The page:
Balance. By this term, I mean two things. First, I am referring to work-life balance. I am going to have a lot more to say soon about work-life balance and how I approach it, but my main goal is to insist that my personal relationships and personal development are at least as high of a priority as anything else, and then to fight for the time and space to nurture those relationships and that development. I think we in higher education are far too quick to cede the time and space we need to grow as human beings, because we think that’s just how academia works. I disagree, and I’m making a special effort this semester to be a tougher negotiator when it comes to time spent at work, and on work. Second, by “balance” I’m referring to balance within work. Being at a primarily teaching-focused university, it’s easy for me to devote every moment of time to prepping courses and grading, leaving nothing for scholarship and only the minimum for service. But the fact is that I’m an incorrigible learner, and when I’m not learning something new, I’m atrophying. And if I’m only giving a half-hearted effort for committee work, I am not proud of the result. I want to work on saying both “yes” and “no” strategically and guarding my time and efforts so that my productivity represents that of a well-rounded and happy teacher-scholar. Others in more research-focused schools have the inverse problem, and perhaps this semester might be a time where you seek balance by being more intentional about efforts in teaching.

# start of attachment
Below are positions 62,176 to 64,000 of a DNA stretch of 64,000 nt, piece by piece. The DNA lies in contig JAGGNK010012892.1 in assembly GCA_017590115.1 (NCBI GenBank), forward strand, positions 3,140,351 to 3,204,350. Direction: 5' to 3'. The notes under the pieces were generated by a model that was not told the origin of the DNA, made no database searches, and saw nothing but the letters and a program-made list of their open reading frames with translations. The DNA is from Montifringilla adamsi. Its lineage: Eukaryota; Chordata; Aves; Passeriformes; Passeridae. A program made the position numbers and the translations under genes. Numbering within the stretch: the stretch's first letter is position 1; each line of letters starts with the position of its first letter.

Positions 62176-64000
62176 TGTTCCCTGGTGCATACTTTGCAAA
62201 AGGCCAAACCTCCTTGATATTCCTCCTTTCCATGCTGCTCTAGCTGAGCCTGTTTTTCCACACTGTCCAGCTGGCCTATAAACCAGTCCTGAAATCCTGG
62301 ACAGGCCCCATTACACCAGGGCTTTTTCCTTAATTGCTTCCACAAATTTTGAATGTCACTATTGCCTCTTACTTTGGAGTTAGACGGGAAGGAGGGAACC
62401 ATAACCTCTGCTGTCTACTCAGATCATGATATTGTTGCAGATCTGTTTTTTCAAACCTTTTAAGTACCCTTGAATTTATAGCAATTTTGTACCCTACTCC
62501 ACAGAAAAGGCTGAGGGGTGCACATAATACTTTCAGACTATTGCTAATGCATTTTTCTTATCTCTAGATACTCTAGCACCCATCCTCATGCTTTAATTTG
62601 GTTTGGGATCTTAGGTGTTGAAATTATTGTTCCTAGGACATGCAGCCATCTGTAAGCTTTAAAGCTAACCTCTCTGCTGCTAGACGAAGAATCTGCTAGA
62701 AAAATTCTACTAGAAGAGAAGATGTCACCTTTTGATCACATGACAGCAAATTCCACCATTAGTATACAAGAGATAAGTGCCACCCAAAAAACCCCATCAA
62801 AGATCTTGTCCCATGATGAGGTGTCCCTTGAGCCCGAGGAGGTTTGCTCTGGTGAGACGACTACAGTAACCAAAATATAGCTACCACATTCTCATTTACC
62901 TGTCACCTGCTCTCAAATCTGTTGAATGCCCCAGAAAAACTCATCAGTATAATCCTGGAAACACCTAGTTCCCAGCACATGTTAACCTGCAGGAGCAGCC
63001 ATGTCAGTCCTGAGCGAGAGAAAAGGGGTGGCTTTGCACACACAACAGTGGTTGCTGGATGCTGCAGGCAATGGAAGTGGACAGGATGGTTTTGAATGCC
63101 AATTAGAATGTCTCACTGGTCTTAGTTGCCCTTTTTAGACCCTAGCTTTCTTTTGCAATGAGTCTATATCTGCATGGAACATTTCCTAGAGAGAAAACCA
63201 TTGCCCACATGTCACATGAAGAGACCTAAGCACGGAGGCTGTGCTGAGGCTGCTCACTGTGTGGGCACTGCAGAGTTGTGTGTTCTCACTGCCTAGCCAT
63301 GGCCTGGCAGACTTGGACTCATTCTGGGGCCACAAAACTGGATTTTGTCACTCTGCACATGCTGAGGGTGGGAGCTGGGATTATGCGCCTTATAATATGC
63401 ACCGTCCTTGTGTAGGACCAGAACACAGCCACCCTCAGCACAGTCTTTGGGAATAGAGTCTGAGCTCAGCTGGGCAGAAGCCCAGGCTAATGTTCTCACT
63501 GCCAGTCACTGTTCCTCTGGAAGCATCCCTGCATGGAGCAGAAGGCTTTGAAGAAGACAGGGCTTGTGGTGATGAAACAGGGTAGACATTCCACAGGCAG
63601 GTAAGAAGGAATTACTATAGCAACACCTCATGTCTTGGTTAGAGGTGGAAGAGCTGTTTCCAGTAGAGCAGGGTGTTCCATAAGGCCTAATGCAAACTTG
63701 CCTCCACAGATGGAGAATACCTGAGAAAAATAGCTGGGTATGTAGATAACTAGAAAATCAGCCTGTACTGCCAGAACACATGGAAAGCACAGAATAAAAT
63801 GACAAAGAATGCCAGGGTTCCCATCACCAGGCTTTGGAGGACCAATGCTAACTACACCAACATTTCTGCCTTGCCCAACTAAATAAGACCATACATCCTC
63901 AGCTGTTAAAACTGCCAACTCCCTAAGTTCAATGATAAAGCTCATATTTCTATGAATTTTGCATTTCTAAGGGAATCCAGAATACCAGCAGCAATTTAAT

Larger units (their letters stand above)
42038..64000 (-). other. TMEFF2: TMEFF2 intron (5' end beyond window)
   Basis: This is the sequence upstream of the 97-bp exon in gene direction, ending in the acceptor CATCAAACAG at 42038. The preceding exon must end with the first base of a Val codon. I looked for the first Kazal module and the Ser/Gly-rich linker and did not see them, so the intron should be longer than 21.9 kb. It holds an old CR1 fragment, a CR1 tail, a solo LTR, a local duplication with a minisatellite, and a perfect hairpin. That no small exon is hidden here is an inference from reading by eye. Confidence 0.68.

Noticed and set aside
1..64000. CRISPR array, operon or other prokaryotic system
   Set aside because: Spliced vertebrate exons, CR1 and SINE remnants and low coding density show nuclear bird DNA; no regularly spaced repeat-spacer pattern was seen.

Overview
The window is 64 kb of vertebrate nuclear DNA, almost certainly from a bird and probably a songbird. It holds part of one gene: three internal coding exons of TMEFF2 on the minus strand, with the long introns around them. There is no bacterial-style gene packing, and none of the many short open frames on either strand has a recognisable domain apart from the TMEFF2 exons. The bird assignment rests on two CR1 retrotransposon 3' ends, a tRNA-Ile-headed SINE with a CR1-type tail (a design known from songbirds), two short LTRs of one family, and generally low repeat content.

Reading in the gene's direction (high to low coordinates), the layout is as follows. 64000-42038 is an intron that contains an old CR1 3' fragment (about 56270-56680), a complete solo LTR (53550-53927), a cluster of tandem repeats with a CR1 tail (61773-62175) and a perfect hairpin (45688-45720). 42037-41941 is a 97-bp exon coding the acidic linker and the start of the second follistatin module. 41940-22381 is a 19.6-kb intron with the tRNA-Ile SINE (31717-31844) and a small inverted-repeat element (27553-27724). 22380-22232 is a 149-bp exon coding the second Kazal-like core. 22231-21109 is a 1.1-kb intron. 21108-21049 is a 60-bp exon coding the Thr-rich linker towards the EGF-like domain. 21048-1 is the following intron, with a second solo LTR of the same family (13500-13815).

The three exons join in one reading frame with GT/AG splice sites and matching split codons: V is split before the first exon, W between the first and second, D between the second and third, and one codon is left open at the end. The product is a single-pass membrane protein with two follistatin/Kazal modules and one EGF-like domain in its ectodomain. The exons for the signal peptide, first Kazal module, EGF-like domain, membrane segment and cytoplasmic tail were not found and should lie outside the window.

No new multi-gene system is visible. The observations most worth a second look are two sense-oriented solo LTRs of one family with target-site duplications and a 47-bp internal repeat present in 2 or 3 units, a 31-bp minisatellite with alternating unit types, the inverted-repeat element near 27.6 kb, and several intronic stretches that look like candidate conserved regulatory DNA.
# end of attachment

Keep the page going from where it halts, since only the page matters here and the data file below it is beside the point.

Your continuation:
Simplicity. I’ve recently gotten hooked on the tiny house movement, where people design fully functional living spaces in the 200–400 square foot range. What I love about those tiny houses is that they encourage the owners to live simply – without clutter, without pretension, and with a clear eye on what matters. You can’t live in a 200 square foot apartment with a lot of clutter that contributes nothing to your life. I’d like to take a tiny-house approach to my work, decluttering both my physical and intellectual spaces – as well as my courses – so that what matters is always front and center, there’s no wasted space or effort, and I manage to take the tiny amount of time I sometimes have and turn it into a whole habitable space.
Kindness. I recently came across two items that reminded me that kindness towards the people in our lives can be the most powerful thing that they, and we, can encounter. One was this video, an adaptation of a commencement speech by George Saunders at Syracuse University on what it can do to a person not to show enough kindness. The other was this piece by Francis Su on grace in teaching. Our lives are full of memories, most of which we cannot recall, but those involving profound acts of kindness in our lives stand out on their own. The more I explore relationships, and the more I look at students through the lens of their own humanity, the more I think that kindness is simply the act of remembering that other people are human beings just like you – warts and all – and acting in the light of that fact. This is hard, and needs to be worked on.
Relationships, balance, simplicity, kindness – these are a lot harder to work on than mathematics, I think.
What about you? What are your goals, big or small, technical or abstract, for the upcoming semester?